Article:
The absence of or poorly functioning risk pooling mechanisms and high amounts of out-of-pocket payments for health care expose households to financial risks associated with major illnesses or accidents. The aim of this article is to analyse the extent to which out-of-pocket health spending impoverishes households in Albania. The study augments existing evidence by analysing the dynamics of such payments over different years and the weight that informal payments have in the total out-of-pocket health spending. The data used in the study come from the Albania Living Standards Measurement Survey (ALSMS) for 2002, 2005 and 2008. We measure headcount catastrophic payments using different thresholds and the decomposition of indicators by expenditure quintiles to better understand their effects. We find that out-of-pocket and informal payments have increased in real value throughout the years. Even though their catastrophic effect has gone down (due also to declining trends in absolute poverty), the effect for the poorest expenditure quintiles remains high. Out-of-pocket payments deepen the poverty headcount and also enlarge the poverty gap and again the effect is larger for the poorest quintiles. Future policy interventions should provide better protection mechanisms for the poor by providing exemption criteria or subsidized transport. They should also seek to address the widespread informal payments in the country.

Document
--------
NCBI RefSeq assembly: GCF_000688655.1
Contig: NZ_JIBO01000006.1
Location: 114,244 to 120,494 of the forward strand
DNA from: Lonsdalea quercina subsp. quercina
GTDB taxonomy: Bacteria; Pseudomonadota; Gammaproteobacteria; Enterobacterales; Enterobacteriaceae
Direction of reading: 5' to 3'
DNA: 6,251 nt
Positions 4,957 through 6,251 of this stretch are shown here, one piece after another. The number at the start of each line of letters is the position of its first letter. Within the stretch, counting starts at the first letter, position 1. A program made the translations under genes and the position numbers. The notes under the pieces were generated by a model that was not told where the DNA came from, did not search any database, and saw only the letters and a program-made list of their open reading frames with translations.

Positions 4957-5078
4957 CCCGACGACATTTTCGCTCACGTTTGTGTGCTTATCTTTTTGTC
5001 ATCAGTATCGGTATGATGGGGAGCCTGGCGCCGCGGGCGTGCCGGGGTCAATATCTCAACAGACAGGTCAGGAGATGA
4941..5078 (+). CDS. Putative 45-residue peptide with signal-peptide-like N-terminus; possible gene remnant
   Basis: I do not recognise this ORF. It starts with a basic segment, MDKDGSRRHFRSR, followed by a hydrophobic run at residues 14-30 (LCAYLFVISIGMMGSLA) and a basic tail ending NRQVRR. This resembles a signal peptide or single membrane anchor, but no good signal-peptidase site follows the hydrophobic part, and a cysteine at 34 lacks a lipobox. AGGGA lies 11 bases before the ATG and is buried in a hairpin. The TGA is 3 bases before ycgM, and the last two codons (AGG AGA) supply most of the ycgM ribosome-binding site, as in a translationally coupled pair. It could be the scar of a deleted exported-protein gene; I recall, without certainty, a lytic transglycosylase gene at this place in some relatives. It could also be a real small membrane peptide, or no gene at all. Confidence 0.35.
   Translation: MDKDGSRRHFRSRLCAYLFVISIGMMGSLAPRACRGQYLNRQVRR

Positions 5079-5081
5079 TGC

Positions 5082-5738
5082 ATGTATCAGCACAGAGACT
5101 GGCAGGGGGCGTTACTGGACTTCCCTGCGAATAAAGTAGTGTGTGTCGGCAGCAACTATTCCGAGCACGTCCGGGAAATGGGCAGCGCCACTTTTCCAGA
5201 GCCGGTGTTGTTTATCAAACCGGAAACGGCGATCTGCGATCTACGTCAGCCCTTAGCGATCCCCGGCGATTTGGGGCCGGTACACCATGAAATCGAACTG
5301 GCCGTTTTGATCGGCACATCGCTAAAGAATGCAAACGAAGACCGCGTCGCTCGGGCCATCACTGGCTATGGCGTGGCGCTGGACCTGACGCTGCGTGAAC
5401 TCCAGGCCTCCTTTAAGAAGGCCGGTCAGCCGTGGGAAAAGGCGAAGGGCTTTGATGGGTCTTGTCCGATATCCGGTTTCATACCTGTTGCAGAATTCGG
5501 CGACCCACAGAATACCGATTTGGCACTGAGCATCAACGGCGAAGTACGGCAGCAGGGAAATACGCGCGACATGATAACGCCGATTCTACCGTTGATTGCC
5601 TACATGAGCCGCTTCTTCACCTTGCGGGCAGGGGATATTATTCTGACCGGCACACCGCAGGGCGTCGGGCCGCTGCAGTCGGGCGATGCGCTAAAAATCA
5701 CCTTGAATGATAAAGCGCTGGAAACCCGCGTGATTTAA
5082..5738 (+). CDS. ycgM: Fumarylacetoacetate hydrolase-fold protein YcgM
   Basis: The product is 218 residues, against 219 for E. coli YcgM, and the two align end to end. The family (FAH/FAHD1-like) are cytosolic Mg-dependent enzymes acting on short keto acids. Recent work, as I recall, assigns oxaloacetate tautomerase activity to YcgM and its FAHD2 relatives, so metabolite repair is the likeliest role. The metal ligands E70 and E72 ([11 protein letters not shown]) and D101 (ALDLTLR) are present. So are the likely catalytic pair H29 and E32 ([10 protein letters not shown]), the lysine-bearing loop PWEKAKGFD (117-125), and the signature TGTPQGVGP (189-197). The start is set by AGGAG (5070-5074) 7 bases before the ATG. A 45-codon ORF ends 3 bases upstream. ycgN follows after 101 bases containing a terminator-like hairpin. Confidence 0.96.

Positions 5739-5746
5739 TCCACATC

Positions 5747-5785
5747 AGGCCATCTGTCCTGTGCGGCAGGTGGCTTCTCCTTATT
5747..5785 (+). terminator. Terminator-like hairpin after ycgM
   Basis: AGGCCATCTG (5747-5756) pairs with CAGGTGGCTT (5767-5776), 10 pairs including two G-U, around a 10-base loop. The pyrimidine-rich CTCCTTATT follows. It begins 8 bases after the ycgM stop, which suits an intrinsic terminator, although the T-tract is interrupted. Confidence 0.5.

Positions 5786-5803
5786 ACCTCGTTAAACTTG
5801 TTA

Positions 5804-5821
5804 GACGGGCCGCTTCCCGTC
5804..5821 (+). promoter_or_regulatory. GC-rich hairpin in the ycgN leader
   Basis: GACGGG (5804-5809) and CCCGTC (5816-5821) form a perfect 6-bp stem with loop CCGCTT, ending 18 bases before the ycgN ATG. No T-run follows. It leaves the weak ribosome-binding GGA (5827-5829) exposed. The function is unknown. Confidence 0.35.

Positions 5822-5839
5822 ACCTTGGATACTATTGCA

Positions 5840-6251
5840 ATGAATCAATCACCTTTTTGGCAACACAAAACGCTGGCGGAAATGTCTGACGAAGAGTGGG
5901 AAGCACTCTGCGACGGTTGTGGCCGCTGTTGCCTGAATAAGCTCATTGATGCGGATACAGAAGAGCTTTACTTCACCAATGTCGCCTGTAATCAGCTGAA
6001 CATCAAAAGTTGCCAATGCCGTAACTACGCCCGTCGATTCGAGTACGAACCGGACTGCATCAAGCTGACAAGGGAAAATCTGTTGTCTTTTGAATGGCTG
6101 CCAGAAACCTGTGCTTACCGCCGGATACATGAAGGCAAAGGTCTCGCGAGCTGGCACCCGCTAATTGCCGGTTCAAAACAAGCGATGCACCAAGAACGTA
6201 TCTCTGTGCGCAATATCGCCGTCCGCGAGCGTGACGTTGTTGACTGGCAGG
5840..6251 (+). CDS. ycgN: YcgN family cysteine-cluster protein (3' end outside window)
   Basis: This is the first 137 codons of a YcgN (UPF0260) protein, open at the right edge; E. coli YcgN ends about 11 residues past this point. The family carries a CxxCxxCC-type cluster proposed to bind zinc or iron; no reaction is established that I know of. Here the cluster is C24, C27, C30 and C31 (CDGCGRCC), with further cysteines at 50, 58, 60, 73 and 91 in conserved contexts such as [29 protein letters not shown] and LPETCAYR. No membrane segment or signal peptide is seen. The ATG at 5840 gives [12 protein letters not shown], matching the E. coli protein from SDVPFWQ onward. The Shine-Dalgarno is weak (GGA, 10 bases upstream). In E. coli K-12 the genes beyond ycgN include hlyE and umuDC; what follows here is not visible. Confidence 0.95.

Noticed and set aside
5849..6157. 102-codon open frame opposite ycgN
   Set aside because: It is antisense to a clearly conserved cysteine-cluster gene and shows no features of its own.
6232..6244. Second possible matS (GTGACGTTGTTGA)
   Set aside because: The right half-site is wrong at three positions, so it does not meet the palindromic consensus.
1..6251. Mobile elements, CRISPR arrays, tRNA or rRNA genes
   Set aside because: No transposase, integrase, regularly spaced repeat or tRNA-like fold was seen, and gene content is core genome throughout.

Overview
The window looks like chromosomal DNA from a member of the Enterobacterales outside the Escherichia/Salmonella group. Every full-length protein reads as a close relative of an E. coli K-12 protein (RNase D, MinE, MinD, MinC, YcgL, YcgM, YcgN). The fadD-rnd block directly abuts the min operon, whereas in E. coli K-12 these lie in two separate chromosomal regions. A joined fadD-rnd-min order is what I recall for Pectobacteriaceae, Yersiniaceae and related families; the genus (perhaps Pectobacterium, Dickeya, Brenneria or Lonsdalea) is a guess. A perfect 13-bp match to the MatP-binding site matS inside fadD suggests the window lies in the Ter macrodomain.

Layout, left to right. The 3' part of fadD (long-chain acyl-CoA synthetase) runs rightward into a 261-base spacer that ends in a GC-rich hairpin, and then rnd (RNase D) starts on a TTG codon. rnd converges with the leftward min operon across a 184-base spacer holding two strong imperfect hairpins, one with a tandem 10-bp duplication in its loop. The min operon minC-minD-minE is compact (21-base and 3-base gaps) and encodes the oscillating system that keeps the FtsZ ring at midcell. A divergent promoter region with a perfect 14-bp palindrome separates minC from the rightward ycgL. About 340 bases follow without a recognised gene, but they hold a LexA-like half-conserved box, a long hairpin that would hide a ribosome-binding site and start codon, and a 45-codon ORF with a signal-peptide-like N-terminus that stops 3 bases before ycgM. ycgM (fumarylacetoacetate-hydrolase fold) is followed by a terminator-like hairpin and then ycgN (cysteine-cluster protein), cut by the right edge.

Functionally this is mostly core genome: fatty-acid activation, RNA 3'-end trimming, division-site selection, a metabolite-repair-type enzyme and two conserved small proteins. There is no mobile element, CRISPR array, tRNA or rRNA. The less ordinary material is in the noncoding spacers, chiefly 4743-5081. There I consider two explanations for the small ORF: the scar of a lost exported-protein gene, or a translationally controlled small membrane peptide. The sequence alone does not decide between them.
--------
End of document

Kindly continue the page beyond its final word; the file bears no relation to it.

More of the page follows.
- Catastrophic health care payments
- out-of-pocket payments
- informal payments